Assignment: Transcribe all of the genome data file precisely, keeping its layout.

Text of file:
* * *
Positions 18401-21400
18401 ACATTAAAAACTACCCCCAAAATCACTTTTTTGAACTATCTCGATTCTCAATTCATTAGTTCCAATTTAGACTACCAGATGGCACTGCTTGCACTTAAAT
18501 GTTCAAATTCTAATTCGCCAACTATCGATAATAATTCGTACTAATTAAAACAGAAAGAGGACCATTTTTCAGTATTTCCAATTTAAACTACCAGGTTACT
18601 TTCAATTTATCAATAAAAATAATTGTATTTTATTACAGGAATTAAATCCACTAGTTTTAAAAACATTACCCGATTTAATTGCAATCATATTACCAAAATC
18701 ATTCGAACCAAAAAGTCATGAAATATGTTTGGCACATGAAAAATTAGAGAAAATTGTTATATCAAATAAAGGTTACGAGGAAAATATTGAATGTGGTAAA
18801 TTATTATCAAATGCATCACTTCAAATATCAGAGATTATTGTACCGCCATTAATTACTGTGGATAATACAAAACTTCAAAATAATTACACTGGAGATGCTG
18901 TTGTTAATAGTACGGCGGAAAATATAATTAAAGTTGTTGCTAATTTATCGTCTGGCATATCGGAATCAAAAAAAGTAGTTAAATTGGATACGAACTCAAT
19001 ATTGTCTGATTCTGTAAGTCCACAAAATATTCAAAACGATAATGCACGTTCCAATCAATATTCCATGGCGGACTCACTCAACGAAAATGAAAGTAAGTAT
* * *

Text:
Positions 18401-21400
18401 ACATTAAAAACTACCCCCAAAATCACTTTTTTGAACTATCTCGATTCTCAATTCATTAGTTCCAATTTAGACTACCAGATGGCACTGCTTGCACTTAAAT
18501 GTTCAAATTCTAATTCGCCAACTATCGATAATAATTCGTACTAATTAAAACAGAAAGAGGACCATTTTTCAGTATTTCCAATTTAAACTACCAGGTTACT
18601 TTCAATTTATCAATAAAAATAATTGTATTTTATTACAGGAATTAAATCCACTAGTTTTAAAAACATTACCCGATTTAATTGCAATCATATTACCAAAATC
18701 ATTCGAACCAAAAAGTCATGAAATATGTTTGGCACATGAAAAATTAGAGAAAATTGTTATATCAAATAAAGGTTACGAGGAAAATATTGAATGTGGTAAA
18801 TTATTATCAAATGCATCACTTCAAATATCAGAGATTATTGTACCGCCATTAATTACTGTGGATAATACAAAACTTCAAAATAATTACACTGGAGATGCTG
18901 TTGTTAATAGTACGGCGGAAAATATAATTAAAGTTGTTGCTAATTTATCGTCTGGCATATCGGAATCAAAAAAAGTAGTTAAATTGGATACGAACTCAAT
19001 ATTGTCTGATTCTGTAAGTCCACAAAATATTCAAAACGATAATGCACGTTCCAATCAATATTCCATGGCGGACTCACTCAACGAAAATGAAAGTAAGTAT